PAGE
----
Travel Caching & Learning to Pack Less

SFO My Second Home

I travel a lot for business and for pleasure, and my most frequent destination (by far) is Dallas, Texas. This isn’t news to anyone who’s been reading here for a while. Dallas is home. Newer readers might not know that I even tried to maintain two homes for a little while — one in Dallas and one in San Francisco. I wasn’t ready to let go of Dallas, but I craved more time in San Francisco.

Ultimately, I came to the conclusion over the course of many months that living this split life wasn’t workable for me. Now I live in San Francisco full time, but I still get back to Dallas quite a bit, usually every 6 to 8 weeks. All this back and forth convinced me that I needed to find a way to make my travel to Dallas simpler.

Packing for Trips to Dallas

I’ve gotten pretty good at packing and could do it pretty quickly, but I still struggled, forgetting things I needed and not using things I’d brought. The biggest challenge was the range of things that might pop up during any given trip to Dallas — from attending a lecture with my mom, meeting friends for dinner or happy hour, hosting formal meetings for work, watching my nephews baseball games in the Texas heat, lounging around the house with family, and squeezing in some time for yoga, not to mention my favorite breakfast tacos. (Tacos don’t require special attire, but they’re definitely a priority.) Also, I usually stay for about 10 days when I go. That’s a lot to fit in a carry-on luggage.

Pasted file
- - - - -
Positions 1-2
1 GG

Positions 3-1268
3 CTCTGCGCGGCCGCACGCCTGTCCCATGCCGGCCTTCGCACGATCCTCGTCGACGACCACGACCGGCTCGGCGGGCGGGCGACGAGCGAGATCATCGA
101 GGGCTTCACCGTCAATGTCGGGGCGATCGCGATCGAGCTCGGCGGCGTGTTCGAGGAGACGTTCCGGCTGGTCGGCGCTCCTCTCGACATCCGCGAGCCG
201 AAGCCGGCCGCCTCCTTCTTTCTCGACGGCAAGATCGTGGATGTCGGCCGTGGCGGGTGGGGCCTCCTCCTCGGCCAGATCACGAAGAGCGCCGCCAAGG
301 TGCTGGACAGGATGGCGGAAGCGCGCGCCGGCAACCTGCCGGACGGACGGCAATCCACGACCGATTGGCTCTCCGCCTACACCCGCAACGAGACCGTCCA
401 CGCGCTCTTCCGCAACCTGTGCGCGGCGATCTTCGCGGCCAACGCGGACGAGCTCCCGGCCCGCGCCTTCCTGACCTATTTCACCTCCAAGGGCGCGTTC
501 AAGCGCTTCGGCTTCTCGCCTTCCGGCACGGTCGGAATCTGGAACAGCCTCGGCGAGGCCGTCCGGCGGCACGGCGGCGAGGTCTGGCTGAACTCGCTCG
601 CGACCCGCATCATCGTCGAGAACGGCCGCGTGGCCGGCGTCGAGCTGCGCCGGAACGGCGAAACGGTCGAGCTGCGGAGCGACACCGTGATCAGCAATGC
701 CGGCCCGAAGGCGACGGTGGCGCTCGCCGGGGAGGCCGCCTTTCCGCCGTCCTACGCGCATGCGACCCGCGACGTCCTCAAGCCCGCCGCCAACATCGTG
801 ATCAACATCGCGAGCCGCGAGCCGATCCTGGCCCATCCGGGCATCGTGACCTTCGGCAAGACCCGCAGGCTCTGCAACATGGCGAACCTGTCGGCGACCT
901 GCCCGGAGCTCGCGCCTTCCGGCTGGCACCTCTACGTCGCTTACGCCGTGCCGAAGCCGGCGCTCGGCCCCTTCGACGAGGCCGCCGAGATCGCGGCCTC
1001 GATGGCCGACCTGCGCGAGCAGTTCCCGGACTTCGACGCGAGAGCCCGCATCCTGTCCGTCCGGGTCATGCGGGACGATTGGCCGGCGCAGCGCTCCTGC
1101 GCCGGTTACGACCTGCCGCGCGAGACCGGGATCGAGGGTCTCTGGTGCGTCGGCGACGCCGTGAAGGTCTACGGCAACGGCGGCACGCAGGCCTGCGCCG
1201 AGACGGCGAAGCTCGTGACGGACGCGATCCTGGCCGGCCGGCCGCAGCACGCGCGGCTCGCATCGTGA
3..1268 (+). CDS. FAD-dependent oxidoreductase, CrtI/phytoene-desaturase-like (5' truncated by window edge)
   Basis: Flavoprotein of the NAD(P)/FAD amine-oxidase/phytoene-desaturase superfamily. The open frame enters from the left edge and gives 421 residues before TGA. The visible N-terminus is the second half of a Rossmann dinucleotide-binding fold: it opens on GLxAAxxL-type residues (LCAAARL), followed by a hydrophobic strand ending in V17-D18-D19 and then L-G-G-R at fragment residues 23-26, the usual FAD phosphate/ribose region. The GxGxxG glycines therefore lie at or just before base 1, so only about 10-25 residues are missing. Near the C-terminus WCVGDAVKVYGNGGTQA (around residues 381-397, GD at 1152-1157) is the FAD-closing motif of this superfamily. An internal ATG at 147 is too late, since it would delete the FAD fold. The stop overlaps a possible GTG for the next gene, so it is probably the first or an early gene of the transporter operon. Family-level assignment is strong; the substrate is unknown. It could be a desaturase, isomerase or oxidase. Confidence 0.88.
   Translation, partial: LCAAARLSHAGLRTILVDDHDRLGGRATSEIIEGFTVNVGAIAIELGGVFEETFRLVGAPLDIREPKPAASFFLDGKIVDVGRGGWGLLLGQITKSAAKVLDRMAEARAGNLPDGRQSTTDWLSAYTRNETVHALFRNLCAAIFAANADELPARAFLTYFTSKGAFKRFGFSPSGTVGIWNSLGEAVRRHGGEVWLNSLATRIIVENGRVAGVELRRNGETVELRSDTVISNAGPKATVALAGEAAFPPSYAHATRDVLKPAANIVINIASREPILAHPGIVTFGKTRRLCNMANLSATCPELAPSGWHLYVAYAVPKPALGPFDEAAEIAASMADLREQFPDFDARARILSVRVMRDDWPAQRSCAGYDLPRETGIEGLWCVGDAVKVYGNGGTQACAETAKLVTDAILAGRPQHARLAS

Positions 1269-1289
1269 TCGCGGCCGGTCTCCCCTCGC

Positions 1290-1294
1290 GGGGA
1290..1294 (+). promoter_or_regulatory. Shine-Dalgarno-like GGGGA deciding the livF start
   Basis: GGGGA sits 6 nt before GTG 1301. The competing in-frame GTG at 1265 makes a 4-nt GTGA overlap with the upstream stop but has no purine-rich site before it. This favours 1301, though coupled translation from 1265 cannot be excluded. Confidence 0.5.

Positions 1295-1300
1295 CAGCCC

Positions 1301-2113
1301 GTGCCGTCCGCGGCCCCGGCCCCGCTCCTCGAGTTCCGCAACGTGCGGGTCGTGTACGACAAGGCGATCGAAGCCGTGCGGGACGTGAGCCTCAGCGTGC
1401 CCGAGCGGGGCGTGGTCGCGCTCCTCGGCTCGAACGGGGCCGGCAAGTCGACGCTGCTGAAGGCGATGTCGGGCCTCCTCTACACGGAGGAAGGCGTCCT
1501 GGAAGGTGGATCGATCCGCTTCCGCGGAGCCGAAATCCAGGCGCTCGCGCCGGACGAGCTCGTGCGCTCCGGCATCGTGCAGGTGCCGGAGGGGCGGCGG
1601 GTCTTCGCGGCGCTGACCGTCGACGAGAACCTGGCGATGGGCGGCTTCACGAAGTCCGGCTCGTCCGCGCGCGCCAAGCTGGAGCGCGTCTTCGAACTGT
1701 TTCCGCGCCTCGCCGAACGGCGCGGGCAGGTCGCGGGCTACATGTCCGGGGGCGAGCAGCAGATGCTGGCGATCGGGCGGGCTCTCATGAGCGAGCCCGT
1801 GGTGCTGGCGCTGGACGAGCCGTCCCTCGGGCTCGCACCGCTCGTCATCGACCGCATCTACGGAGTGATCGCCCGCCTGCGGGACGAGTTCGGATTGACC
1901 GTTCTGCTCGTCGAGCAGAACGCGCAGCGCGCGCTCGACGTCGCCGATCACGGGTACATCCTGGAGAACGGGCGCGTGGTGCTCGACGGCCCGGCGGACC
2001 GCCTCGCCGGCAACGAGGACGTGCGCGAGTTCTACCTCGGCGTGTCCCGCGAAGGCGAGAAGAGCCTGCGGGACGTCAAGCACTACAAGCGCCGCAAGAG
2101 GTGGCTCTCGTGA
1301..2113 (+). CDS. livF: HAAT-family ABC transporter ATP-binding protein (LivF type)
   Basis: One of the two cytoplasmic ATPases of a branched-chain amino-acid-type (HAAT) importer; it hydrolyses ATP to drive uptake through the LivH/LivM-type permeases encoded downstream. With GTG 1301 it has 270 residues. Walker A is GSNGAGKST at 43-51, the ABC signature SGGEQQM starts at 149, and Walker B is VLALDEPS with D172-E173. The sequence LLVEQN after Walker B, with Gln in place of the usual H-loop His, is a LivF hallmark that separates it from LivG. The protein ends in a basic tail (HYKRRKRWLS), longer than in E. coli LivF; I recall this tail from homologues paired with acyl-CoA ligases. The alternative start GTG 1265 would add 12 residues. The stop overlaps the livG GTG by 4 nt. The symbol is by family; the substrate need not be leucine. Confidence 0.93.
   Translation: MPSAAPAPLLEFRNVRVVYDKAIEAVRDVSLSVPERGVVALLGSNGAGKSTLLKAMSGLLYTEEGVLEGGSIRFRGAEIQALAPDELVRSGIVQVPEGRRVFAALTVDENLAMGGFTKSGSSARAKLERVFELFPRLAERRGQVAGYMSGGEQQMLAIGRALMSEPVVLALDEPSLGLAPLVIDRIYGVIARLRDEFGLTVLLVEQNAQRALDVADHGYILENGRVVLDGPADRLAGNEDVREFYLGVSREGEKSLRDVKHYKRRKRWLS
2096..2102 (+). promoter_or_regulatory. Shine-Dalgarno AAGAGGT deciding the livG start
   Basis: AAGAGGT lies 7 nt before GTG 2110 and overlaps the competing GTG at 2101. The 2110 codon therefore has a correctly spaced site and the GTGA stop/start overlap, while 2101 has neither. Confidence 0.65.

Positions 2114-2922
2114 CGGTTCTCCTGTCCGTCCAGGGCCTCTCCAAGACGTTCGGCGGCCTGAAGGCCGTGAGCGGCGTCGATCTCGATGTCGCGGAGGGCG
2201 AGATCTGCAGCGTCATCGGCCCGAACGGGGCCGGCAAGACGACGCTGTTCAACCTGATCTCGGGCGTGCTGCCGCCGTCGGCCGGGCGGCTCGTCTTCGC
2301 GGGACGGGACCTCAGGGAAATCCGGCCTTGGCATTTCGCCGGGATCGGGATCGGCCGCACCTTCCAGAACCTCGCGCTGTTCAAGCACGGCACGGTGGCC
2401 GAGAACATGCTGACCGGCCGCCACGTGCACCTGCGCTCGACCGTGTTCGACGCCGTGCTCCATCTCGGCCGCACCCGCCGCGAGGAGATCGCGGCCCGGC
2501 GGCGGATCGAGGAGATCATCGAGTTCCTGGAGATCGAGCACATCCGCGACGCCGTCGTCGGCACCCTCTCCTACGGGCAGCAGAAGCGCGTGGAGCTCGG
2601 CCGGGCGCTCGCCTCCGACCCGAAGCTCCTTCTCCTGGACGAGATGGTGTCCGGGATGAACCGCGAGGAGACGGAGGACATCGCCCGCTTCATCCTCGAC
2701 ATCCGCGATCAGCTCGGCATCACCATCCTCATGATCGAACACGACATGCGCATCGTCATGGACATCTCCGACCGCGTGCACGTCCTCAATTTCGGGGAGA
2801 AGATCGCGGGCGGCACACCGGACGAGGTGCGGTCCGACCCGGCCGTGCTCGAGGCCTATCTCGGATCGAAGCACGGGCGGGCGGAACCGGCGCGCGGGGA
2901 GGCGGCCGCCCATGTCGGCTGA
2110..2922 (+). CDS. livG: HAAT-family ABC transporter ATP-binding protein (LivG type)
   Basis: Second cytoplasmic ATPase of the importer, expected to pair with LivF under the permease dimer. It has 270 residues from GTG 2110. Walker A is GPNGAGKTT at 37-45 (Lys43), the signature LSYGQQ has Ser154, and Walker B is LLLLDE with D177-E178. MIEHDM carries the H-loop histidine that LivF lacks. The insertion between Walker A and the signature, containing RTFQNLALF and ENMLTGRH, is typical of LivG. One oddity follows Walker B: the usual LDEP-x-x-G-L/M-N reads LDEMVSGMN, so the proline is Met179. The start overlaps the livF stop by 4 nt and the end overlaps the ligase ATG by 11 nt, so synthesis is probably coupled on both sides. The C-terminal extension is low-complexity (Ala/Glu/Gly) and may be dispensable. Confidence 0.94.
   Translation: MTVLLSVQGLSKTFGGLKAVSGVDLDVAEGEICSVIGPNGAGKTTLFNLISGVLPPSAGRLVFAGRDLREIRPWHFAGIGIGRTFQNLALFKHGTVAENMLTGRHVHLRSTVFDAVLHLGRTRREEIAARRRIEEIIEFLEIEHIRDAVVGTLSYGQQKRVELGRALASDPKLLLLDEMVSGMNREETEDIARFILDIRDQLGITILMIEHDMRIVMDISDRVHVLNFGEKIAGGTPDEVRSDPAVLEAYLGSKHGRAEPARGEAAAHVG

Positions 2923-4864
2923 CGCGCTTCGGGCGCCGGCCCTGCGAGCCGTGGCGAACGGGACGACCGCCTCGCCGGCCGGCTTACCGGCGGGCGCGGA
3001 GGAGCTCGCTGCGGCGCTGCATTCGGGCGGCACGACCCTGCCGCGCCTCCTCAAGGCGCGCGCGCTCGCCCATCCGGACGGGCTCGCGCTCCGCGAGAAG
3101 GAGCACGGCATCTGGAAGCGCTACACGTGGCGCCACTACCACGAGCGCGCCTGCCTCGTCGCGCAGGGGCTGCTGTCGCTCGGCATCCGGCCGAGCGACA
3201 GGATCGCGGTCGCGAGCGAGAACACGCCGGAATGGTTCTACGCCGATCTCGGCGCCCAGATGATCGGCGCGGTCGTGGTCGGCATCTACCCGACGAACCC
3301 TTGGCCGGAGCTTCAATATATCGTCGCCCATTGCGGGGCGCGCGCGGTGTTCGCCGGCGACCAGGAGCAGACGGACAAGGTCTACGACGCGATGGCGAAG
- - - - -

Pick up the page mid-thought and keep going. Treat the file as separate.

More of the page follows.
When I found myself butting up against the limits of carry-on luggage, I went back to the drawing board. I didn’t want to be one of those people who holds up the entire boarding process while attempting to shove their bulging luggage into the overhead compartment. Checking my luggage doesn’t particularly appeal to me either, and I was willing to make considerable efforts to avoid it, including packing less.